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Patriotic Conflagration




Now that we have some perspective on this week's Southland fires, we're not only sifting through the very literal ashes that cover our back yards, but we're also smoldering over yesterday's incendiary celebrity banter. George Carlin and (to a greater extent) Jaime Lee Curtis, in desperate efforts to maintain slight semblances of relevance, have collided at the intersection of High and Mighty--essentially blaming those who lost their homes for causing the fires.

It's important to remember that all sorts of people were displaced by this fire, and all sorts of people need help (far more than they need admonishment).

Along those lines (sort of), We Are Multicolored offers to users a chance to create their own personal flags (ours is above). The notion of many different parts coming together to form a greater whole signifies, among other things, that you can be upset about one aspect of the country (say, the lax national environmental policies contributing to global climate change) without taking that anger out on an innocent victim (say, people who just lost their homes in a huge fire). Call it a tenuous stretch of logic. Call it cognitive dissonance. We'll call it Patriotic Conflagration.






Articles

A two-minute television ad from New Zealand is a gut punch to dog lovers who smoke cigarettes. "Quit for Your Pets" focuses on how second-hand smoke doesn't just affect other humans, but our pets as well.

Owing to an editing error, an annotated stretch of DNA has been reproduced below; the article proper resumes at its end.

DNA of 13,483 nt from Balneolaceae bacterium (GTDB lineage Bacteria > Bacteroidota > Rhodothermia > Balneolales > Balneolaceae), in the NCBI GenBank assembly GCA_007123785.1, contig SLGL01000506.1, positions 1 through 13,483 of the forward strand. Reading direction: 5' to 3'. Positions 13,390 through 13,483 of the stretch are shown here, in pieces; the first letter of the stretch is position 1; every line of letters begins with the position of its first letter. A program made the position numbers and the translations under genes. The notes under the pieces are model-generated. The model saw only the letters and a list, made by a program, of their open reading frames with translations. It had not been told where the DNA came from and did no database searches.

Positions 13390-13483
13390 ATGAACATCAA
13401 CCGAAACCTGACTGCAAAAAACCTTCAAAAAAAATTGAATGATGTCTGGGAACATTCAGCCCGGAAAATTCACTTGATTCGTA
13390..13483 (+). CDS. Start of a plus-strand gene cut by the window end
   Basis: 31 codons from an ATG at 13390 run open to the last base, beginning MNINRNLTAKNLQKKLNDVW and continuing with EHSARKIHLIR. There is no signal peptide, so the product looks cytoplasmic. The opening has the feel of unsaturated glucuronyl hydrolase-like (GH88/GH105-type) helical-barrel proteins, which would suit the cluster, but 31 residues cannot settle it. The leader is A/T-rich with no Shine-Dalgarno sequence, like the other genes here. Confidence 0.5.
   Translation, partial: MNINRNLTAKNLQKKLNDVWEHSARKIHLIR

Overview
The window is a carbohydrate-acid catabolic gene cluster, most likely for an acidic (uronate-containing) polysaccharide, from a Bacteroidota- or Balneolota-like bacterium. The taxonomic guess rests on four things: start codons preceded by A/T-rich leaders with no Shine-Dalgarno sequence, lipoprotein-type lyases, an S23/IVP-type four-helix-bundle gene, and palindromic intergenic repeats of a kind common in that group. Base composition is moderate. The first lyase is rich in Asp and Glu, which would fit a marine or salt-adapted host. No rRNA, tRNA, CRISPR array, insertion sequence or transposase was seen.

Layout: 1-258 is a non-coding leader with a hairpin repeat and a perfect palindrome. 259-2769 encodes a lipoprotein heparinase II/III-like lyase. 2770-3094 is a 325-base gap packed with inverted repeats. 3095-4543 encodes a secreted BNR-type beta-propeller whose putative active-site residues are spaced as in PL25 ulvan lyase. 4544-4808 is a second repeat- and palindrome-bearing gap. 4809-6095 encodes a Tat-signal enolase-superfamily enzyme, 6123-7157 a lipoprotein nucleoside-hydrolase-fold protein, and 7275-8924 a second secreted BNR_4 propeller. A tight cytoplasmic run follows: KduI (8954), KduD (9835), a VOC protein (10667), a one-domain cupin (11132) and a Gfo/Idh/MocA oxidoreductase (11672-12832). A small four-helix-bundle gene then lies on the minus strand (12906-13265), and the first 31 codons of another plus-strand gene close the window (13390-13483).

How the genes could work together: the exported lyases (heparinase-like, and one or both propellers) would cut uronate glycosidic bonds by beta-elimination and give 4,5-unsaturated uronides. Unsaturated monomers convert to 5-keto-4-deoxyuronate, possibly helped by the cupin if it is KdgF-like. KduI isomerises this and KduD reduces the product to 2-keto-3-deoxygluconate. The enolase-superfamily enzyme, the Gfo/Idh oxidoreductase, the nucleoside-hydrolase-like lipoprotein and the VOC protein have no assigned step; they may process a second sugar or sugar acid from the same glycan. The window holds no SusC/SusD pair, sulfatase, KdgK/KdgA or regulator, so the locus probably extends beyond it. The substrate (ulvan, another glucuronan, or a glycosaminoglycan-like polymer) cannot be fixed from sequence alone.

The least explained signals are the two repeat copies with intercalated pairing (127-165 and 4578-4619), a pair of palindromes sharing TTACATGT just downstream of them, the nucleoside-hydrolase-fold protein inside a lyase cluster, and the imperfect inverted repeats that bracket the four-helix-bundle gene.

According to Quitline New Zealand, "when you smoke around your pets, they're twice as likely to get cancer."

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via Bossip / Twitter

Sens. Elizabeth Warren and Bernie Sanders took aim at former New York City Mayor Michael Bloomberg onstage at Wednesday's Las Vegas Democratic debate, likening the billionaire businessman to President Donald Trump and questioning his ability to turn out voters.

Sanders began by calling out Bloomberg for his stewardship of New York's stop and frisk policy that targeted young black men.

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via United for Respect / Twitter

Walmart workers issued a "wake up call" to Alice Walton, an heir to the retailer's $500 billion fortune, in New York on Tuesday by marching to Walton's penthouse and demanding her company pay its 1.5 million workers a living wage and give them reliable, stable work schedules.

The protest was partially a response to the company's so-called "Great Workplace" restructuring initiative which Walmart began testing last year and plans to roll out in at least 1,100 of its 5,300 U.S. stores by the end of 2020.

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Communities